The 2011 Aprilia RSV4 APRC is probably the most technologically advanced production sports bike ever with the introduction of the Aprilia Ride Control System (APRC). This is the most high-tech traction control system ever seen on a production bike, using an inertial sensor platform with two gyro meters and two accelerometers to detect any changes in the dynamic conditions of the bike, like wheelie or slid. The information is used by the ECU to control the engine’s performance accordingly by varying certain electronically controlled throttle bodies and the ignition curve. Moreover, the bike’s APRC system is actually able to learn to use different sized tires fitted by calculating their final gear ratio and radius.
In simple words, the 2011 Aprilia RSV4 APRC offers a huge amount of fine-tuning from the handlebars. The system also includes wheelie and launch control systems with adjustments, and three engine power modes too. In fact, the options can be overwhelming at first. Despite the impressiveness of the bike’s technology, there are some flaws that impact the performance of the electronics. One of them is the fly-by-wire throttle system. It lacks the feedback present when using a conventional throttle and it can be a little too sensitive. Even the smallest wrist movements have a big impact on the power delivery, which makes smooth performance difficult to achieve while driving around the city. It also makes slow cornering around turns and tight bends difficult because the bike delivers power abruptly and quickly.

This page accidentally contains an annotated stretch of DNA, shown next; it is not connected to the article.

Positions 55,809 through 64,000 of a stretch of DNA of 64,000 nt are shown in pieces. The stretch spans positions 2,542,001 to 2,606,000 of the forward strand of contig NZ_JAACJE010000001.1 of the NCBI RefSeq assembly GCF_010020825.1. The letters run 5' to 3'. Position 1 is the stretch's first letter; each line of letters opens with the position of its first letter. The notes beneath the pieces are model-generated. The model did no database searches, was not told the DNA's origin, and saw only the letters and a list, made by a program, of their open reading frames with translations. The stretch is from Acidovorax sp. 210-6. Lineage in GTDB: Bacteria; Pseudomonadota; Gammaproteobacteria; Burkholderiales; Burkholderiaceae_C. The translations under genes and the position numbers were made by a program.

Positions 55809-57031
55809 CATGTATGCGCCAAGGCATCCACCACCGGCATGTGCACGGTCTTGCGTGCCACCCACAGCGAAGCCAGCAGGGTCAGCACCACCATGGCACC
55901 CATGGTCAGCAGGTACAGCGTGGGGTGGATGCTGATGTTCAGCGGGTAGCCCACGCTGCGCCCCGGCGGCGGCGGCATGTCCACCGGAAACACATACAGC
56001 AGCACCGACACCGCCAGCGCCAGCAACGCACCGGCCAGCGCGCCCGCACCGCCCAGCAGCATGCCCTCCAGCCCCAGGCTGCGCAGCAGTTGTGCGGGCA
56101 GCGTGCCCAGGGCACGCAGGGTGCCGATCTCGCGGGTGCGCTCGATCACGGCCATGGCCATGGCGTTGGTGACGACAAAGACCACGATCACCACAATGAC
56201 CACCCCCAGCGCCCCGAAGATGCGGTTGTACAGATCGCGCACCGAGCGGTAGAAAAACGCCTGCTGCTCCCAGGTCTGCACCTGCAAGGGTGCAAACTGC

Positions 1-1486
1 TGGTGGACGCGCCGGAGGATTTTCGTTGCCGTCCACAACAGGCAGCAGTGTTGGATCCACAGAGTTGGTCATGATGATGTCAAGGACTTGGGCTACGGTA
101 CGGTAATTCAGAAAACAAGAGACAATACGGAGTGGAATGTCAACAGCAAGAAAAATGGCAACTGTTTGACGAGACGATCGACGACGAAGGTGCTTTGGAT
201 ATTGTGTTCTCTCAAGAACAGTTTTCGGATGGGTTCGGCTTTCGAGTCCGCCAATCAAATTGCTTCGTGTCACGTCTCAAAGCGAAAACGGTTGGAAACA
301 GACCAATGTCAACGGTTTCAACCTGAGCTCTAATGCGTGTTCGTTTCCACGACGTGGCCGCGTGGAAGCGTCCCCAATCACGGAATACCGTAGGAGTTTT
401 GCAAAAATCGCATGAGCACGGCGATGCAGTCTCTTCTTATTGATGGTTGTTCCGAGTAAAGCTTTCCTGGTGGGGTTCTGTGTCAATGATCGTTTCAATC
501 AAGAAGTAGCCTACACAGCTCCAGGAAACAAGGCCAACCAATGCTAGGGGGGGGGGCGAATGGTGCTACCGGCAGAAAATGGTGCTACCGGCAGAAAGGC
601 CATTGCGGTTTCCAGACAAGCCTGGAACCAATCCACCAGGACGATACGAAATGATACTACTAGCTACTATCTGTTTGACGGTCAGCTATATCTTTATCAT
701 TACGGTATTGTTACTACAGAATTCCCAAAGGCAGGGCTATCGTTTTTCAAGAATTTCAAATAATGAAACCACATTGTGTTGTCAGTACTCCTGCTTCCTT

Another problem with the 2011 Aprilia RSV4 APRC is the clutch-less shift system. If the revs are high and the throttle is fully twisted back, the system works really well. However, it tends to be a problem in every other situation. There is a cut in power that goes unnoticed at higher revs but tends to be too long and too big to go smoothly in lower revs. It also tends to upset the chassis balance, which becomes a problem when cornering and deciding to switch to another gear. Nevertheless, the system is not as bad as that in the Ducati 1198 but not as good as the BMW S1000RRR. Apart from the APRC system, the 2011 Aprilia RSV4 offers quite a bit of power from its V-Twin four-cylinder engine. Power delivery from the compact engine feels great and almost exotic. It lacks the acceleration of the inline four-cylinder engines used in Japanese bikes, but it does have lots of midrange torque that makes it easier to pull through a tight bend harder. The exhaust note in particular is amazing, and the suspension system dampens most road imperfections but stiffens the ride when it moves through the stroke. The bike shines more with the traction control and suspension when exiting corners.